Text: Verónica G. Kaufman (@vero_g_kaufman)
Photos: Voluntarios Itinerantes Archive
Marta Morera: «Accompanying them in their old age and giving them a quality of life they may have never had before gives me great satisfaction»
I wanted to interview Marta Morera for two reasons. First, because she is one of the founding members of Voluntarios Itinerantes. Second, and most importantly for me, because every time I’ve visited the shelter, I’ve seen her walking older dogs or those who need special care. I suspected this wasn’t a coincidence.
You’re one of the founding members of Voluntarios Itinerantes. Tell me your story
In 2014, we realized that there were shelters located outside the Barcelona metropolitan area that needed help and that we could better support them if we formed an association. Since then, I’ve been a member of the board of directors. Currently I’m the treasurer and I also actively participate as a volunteer at the shelters.
After this brief introduction, I’ll get straight to the point. Why do I always see you walking senior dogs or dogs that need special care?
I don’t know if I can talk about this without getting emotional.
Let’s give it a try. If you feel like you can’t continue, we’ll stop the interview.
I can’t help but notice senior dogs or those who need special care. Of course, there are other younger, healthier and more active dogs. But, one of the hardest things for me is to see a dog die at the shelter without ever having the quality of life they deserve. Accompanying them in their old age and giving them a quality of life they may have never had before gives me great satisfaction.
Have you adopted senior dogs?
Yes, I’ve adopted several. First was Baloo, then Martina, Nero and Dorian.
Can you tell us a little bit about each of them?
Yes, of course. Baloo arrived at the shelter at the age of 9 in very bad shape. He was found wandering along the highway. I bathed him, he looked at me and it touched my heart. Baloo had very few chances of being adopted. He was a senior dog, sick, not very sociable and black. Many people are superstitious about black dogs. That’s why I decided to adopt him. Over time he became more trusting and when he didn’t feel well he came to me for cuddles and support. He learned how to enjoy walks, excursions to the beach and the mountains from time to time. Just a few months after being adopted, he became a happy dog.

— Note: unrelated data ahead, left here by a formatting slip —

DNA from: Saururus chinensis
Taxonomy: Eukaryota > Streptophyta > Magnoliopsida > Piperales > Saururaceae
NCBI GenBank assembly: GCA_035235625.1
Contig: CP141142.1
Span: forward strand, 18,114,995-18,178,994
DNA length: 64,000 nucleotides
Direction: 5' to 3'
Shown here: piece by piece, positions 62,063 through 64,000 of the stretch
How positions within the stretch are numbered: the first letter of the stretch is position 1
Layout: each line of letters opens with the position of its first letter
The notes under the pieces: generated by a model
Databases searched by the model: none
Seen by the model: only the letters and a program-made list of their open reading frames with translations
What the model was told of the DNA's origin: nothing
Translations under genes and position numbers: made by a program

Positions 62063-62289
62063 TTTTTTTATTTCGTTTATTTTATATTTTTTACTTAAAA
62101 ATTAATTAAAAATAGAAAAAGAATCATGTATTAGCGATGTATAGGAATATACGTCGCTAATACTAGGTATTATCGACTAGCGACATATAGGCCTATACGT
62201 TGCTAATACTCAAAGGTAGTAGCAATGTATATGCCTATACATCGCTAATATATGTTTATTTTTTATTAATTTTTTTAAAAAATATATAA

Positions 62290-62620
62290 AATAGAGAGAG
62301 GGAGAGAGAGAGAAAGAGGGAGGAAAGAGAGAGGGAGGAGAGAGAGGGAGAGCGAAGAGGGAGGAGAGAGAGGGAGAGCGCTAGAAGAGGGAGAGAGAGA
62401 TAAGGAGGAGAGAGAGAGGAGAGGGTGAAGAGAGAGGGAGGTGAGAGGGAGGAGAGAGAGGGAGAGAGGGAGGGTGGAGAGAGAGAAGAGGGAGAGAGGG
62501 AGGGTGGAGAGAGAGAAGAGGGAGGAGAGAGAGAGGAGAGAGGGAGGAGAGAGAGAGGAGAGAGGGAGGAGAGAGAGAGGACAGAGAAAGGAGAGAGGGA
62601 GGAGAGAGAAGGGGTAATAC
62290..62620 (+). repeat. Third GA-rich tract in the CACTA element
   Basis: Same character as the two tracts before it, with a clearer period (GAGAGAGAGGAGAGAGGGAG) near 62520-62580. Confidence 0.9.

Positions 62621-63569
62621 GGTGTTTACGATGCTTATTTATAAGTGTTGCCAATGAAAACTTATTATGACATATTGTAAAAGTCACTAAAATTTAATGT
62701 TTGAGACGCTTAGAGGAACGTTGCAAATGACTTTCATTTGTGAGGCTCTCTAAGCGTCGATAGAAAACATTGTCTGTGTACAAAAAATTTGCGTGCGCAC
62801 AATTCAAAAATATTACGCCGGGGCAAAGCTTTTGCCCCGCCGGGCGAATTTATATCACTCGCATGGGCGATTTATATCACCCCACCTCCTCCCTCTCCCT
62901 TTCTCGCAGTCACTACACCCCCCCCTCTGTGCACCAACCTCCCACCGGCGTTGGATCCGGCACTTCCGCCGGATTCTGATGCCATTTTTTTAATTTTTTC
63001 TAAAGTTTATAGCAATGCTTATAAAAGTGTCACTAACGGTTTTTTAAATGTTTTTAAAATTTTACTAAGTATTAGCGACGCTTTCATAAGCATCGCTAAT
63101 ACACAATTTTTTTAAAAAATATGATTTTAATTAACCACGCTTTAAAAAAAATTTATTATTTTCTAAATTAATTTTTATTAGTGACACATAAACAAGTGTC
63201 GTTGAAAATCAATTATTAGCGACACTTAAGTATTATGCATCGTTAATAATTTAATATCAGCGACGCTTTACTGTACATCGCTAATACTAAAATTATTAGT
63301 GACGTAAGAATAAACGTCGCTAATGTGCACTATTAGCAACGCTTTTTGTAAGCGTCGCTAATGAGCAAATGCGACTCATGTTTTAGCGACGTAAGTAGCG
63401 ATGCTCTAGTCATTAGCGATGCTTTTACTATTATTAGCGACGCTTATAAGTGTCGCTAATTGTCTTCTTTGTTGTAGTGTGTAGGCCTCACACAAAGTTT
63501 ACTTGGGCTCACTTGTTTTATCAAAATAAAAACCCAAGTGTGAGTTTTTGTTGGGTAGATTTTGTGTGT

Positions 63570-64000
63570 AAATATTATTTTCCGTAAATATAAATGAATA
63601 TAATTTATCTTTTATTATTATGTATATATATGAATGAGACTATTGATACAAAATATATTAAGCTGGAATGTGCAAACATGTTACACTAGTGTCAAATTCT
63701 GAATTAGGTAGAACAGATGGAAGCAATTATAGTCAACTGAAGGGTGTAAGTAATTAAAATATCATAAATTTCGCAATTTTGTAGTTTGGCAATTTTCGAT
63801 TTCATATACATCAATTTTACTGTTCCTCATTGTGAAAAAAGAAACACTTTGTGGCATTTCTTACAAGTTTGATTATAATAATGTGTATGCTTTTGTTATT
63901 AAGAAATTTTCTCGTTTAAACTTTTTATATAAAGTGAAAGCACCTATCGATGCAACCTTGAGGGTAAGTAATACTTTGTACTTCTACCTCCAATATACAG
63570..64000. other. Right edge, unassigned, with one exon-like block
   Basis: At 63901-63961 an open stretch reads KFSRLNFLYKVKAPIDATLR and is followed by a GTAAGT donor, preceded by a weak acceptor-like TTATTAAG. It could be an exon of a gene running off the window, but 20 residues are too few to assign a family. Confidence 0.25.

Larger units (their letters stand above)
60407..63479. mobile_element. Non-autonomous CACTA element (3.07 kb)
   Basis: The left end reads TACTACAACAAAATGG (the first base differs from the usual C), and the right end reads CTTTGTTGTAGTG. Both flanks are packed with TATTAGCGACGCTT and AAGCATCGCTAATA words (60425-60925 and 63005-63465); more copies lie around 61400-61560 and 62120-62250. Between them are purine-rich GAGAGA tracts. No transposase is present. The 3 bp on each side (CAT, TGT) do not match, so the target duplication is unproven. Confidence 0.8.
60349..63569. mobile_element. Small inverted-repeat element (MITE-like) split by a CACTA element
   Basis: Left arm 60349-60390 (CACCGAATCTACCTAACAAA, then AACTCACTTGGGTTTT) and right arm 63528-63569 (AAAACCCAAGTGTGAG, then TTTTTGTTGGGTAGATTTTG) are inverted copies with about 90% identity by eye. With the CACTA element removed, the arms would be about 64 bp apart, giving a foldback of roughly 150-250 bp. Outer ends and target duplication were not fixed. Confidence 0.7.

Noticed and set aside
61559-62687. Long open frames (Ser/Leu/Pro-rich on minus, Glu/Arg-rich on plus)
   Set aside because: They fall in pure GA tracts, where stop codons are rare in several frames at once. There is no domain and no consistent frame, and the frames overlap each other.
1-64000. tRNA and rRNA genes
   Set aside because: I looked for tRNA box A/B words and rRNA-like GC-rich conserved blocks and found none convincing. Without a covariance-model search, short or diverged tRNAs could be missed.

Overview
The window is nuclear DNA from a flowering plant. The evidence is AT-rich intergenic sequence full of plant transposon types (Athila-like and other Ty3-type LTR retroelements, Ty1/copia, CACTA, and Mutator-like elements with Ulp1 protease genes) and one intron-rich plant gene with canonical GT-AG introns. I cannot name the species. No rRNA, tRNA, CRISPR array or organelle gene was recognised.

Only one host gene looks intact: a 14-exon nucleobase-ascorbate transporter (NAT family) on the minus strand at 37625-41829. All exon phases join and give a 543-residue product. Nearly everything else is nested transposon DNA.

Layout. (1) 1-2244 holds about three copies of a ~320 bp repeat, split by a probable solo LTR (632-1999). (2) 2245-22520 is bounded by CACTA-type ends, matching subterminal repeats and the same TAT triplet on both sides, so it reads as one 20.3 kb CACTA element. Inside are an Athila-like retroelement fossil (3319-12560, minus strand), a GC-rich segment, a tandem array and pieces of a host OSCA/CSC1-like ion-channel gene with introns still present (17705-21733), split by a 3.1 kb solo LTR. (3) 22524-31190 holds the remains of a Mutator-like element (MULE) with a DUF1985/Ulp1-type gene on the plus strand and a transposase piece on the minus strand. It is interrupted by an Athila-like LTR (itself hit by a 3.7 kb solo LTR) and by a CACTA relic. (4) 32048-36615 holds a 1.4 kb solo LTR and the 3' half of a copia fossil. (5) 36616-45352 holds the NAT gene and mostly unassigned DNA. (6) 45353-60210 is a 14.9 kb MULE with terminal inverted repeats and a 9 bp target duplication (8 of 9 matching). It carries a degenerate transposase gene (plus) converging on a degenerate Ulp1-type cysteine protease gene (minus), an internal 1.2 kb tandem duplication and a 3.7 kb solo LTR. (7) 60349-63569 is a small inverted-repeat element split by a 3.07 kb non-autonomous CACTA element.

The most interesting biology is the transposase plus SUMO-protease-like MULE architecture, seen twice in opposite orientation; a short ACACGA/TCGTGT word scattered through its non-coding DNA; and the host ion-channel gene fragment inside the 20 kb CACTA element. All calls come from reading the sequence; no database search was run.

Then came Martina, right?
That’s right. A year later I decided to foster Martina. Martina was a very sweet and respectful dog. She had severe hip dysplasia, but while she was still healthy, she was able to enjoy walks with Baloo. They lived together for three years, until Baloo passed away. Martina lived on for one year after that.
Did you continue to adopt?
Yes. While I still had Martina, I adopted Nero. Nero was a dog who really needed to get out of the shelter. He was older, very stressed, had suffered a gastric twist, leishmaniasis and his gallbladder had been removed. He lived with me for ten months. During that time he was happy and went from weighing 25 to 40 kilos. It’s incredible how much a dog can change once they leave the shelter. The high stress atmosphere can be very harmful. Nero went from a stressed out dog to one who enjoyed the tranquillity of my home. He was extremely sweet, respectful and sociable with other dogs.
Finally came Dorian…
Yes, and he still lives with me. When he arrived at the Animals Sense Sostre shelter, he seemed very sad. We don’t know his exact age, but we estimate he’s around 11 years old. He has many stomach issues as well as arthritis. He needs medical treatment on a regular basis. He goes through phases when he’s not well and others when he’s stable. He’s so loving, obsessed with food, and just enjoying his “retirement”.
How were these experiences for you? What has it been like to accompany them in their old age?
It’s a huge satisfaction for me. During this last phase of their lives they come and go from the garden at my house, they relax on the sofa, they have their own beds, they go on walks and get lots of love. I’m sure I’ve given them a life they’d never experienced before.
What would you say to the people reading this article?
I encourage anyone with the means to adopt, to do it. It’s not easy, that’s for sure. But, the satisfaction you feel to see them happy in the final phase of their life is the best compensation.
I couldn’t help but think about my dog and the last photo my mother texted to me. In the photo she was sitting on the sofa next to the heater. She was 15 years old. I think about how fortunate she was and how I wish there were more Martas in the world. I know that my mother is one of them too.
Before you go…, how can you collaborate with Voluntarios Itinerantes?
If you want to collaborate, you can do it in many ways:
Become a member –> https://hvl6ucew74v.typeform.com/to/JygGFJDr
Sponsor a dog on Animals Sense Sostre –> https://voluntariositinerantes.com/en/sponsor-a-dog/
Become a teamer for 1€ monthly –> https://www.teaming.net/voluntariositinerantes?lang=en